Acording to the author:
“Sell each stock after holding it for one year. For taxable
accounts, sell winners after holding them a few days more
than one year and sell losers after holding them a few days
less than one year (as previously described). Use the proceeds from any sale and any additional investment money
to replace the sold companies with an equal number of
new magic formula selections (Step 4).”
Carry on reading One up On Wall Street, and then read Beating the Street also by Peter Lynch. In one of them books Peter Lynch shares with us what he did when that happened to him.
Read The litle book that still beats the market.
Joel Greenblatt says in this book, amongst many other things:
Most people have no business investing in individual
stocks on their own!
Reread summary point number 1.
It just so happens that he does. I first read it in 2016. I had to fetch it to write this and he does mention it. My bad.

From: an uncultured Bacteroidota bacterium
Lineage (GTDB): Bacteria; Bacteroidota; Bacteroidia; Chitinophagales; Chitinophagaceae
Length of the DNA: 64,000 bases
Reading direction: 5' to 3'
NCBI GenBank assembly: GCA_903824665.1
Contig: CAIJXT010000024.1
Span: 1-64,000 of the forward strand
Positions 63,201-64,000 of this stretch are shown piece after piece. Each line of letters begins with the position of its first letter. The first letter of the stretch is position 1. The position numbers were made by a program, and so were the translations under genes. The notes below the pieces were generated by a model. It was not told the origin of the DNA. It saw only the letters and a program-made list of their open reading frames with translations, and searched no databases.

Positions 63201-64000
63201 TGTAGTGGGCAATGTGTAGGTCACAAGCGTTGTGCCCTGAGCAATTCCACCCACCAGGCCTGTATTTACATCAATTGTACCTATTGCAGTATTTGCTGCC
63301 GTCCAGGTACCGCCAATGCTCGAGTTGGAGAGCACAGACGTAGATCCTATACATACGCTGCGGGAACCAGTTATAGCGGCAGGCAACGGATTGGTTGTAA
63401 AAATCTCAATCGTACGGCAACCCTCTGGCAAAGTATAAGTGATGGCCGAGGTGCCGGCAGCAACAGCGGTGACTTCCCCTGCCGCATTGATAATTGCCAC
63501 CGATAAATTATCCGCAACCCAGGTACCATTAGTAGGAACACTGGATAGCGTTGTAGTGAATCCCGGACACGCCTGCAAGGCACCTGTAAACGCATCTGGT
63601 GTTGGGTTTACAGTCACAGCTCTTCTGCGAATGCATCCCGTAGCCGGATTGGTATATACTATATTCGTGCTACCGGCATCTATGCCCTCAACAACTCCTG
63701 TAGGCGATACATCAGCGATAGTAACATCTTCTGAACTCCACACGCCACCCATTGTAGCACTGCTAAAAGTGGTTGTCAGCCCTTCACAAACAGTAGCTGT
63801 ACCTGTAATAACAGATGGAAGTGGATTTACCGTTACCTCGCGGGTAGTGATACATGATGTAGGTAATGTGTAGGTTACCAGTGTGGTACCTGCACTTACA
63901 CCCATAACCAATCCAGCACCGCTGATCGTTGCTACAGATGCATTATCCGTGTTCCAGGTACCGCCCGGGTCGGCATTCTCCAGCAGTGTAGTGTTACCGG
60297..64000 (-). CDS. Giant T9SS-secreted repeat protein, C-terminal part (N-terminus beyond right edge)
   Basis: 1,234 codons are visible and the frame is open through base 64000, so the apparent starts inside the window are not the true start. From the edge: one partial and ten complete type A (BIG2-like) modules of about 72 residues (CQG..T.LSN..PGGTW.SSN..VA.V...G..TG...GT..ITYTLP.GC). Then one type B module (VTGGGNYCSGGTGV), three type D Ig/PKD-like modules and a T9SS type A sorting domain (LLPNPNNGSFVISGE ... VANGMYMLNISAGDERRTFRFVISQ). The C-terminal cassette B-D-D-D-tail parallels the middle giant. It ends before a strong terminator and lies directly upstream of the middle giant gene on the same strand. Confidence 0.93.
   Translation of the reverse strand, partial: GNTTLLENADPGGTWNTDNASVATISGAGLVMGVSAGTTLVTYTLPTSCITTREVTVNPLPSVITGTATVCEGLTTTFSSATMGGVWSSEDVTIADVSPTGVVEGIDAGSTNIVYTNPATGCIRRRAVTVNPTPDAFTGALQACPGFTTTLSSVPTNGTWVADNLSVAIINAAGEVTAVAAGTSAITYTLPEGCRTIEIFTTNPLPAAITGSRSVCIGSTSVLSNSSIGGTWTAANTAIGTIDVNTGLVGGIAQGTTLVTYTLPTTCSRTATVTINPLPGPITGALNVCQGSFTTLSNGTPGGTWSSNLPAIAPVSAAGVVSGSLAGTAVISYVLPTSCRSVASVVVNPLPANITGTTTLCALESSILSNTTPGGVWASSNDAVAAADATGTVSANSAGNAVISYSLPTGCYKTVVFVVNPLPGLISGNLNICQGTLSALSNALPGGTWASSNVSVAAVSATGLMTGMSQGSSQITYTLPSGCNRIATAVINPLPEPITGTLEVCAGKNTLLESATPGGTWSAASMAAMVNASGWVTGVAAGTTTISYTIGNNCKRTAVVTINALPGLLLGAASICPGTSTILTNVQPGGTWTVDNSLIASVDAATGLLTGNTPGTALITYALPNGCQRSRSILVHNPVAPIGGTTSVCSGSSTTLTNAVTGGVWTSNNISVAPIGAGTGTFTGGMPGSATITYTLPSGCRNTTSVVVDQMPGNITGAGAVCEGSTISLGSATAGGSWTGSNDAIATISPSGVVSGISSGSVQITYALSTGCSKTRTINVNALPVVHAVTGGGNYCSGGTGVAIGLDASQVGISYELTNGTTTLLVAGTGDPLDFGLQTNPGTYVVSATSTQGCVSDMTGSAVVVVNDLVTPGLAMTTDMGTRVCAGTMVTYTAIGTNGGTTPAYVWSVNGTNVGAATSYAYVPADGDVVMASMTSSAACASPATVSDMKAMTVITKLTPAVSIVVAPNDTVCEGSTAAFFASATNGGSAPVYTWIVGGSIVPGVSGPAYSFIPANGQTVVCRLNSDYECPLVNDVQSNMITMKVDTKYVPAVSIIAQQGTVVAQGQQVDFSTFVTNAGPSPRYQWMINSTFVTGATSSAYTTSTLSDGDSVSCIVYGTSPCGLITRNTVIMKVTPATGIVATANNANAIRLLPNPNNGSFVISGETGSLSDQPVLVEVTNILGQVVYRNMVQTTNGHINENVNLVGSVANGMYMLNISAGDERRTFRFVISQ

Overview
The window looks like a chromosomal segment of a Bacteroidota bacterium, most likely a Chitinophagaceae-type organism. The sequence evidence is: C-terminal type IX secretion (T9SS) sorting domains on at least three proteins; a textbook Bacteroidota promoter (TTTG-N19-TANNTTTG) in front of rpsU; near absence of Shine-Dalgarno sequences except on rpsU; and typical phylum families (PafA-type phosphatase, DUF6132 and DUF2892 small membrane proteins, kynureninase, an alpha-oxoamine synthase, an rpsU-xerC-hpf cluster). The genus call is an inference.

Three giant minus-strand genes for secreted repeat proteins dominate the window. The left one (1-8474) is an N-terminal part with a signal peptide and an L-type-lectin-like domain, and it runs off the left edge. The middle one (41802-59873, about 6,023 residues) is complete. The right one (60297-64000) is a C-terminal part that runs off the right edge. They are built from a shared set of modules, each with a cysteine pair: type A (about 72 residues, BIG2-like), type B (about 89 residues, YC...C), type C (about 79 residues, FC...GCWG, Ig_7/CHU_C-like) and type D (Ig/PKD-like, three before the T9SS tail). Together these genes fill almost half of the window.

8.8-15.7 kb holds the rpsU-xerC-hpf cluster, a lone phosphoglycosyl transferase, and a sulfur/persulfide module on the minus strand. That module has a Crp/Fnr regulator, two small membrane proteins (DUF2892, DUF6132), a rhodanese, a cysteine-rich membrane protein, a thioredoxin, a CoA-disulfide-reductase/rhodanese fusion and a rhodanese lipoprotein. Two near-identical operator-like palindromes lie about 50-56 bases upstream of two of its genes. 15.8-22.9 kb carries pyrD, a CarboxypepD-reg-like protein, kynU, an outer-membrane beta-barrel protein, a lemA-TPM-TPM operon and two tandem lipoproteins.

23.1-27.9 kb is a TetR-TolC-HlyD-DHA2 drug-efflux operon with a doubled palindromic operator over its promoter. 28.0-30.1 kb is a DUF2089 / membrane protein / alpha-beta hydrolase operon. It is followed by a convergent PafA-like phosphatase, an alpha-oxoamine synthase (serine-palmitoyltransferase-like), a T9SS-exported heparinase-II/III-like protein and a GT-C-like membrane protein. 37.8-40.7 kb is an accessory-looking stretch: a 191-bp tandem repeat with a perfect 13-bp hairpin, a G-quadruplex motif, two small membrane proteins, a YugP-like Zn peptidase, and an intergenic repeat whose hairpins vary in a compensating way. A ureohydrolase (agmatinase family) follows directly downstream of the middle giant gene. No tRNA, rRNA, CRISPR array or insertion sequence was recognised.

I don’t think I can say much more than this without quoting the whole book. There are so much more to it, like the role of human behavior in changes in price or loss creation.
If I understand it correctly current featured funds in Gotham Asset Management don’t follow the magic formula presented in the little book that beats the market. Instead they follow a long-short strategy:
Sorry mate. My bad. I don’t question there are shared principles between the strategy presented in the book and the strategy currently employed in funds managed by Gotham where
I’m trying to make it clear that the magic formula is different from the strategy employed in current funds managed by Gotham, for one is long and the other is long-short.
Principles are most likely shared, ROIC and earnings yeld probably play a part in the valuation process, but they are two different things.
What I really like and think is important about this book is not the formula per se. It’s all the rest. The formula may or may not work. What’s important is that the ideas are presented in a way a newbie can understand Mr Market, human behaviour and some of it’s effects on active management, the importance of due diligence, how to valuate a business, etc